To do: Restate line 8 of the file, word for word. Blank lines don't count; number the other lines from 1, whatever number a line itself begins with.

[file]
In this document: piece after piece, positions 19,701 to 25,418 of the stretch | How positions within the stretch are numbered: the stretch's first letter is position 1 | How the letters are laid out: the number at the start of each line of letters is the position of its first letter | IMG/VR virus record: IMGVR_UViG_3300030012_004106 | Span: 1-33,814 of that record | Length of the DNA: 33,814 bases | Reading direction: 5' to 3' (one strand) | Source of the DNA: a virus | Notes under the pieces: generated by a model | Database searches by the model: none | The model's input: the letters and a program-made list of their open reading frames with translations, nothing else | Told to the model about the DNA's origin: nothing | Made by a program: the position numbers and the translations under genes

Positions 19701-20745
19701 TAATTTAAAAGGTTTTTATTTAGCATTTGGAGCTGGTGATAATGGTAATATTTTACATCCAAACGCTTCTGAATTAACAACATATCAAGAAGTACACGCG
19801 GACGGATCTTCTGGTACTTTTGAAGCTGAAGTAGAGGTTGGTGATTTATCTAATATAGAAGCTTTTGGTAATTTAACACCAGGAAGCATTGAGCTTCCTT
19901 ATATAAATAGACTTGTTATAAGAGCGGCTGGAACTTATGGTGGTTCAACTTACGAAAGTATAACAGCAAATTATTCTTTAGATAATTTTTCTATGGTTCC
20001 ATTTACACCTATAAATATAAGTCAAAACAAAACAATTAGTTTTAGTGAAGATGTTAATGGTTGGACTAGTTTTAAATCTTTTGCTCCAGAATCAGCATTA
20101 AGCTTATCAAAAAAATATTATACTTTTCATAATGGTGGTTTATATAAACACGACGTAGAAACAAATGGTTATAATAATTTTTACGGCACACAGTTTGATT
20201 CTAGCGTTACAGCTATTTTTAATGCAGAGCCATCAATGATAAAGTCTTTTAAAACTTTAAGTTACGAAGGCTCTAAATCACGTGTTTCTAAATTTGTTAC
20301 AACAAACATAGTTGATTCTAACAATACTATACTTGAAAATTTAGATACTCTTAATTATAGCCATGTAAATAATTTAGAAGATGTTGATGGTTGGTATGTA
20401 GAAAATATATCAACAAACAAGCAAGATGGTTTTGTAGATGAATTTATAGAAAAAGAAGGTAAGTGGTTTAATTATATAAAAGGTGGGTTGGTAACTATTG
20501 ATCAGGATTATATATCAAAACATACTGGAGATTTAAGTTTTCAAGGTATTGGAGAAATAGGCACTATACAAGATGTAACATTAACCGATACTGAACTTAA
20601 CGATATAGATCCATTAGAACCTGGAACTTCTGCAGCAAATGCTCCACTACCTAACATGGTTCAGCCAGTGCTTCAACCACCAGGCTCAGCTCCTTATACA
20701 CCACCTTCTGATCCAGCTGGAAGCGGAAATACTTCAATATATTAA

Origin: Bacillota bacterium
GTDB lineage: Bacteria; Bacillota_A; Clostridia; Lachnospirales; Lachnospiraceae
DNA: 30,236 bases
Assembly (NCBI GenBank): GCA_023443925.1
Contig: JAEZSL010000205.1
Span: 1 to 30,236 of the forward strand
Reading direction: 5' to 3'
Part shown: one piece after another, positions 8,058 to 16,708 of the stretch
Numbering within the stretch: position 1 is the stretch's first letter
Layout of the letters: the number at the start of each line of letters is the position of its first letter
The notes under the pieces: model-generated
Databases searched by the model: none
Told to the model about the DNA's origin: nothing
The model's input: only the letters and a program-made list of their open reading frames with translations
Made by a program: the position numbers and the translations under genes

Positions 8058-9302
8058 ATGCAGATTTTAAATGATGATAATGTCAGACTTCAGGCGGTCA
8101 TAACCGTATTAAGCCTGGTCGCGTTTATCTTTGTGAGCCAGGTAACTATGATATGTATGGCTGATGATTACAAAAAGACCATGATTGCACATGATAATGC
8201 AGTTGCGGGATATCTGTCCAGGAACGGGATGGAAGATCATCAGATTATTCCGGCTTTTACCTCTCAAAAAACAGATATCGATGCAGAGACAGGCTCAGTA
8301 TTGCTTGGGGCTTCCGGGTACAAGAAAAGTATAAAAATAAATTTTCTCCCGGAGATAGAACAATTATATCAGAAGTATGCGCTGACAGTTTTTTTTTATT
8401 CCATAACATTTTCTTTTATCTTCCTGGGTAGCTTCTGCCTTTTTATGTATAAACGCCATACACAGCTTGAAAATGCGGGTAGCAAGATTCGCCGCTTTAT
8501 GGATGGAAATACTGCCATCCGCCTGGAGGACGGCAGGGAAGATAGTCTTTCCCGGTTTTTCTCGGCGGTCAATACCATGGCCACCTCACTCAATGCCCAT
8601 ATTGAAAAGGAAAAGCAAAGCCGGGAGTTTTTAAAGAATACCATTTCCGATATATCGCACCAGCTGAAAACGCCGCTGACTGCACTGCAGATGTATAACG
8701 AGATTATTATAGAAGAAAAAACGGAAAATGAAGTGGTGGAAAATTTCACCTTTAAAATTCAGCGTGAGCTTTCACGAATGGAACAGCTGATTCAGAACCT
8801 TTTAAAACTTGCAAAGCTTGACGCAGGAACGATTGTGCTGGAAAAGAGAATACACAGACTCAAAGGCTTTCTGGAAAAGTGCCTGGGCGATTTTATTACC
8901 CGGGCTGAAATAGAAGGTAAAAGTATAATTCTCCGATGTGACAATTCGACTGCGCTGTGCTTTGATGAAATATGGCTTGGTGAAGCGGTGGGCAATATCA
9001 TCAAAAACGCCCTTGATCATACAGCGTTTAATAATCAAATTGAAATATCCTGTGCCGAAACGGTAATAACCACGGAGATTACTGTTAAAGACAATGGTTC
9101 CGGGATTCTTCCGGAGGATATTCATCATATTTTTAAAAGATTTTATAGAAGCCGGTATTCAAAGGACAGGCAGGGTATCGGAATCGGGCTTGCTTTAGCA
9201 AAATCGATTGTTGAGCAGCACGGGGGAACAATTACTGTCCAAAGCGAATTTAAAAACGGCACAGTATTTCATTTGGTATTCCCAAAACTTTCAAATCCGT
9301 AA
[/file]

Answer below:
20201 CTAGCGTTACAGCTATTTTTAATGCAGAGCCATCAATGATAAAGTCTTTTAAAACTTTAAGTTACGAAGGCTCTAAATCACGTGTTTCTAAATTTGTTAC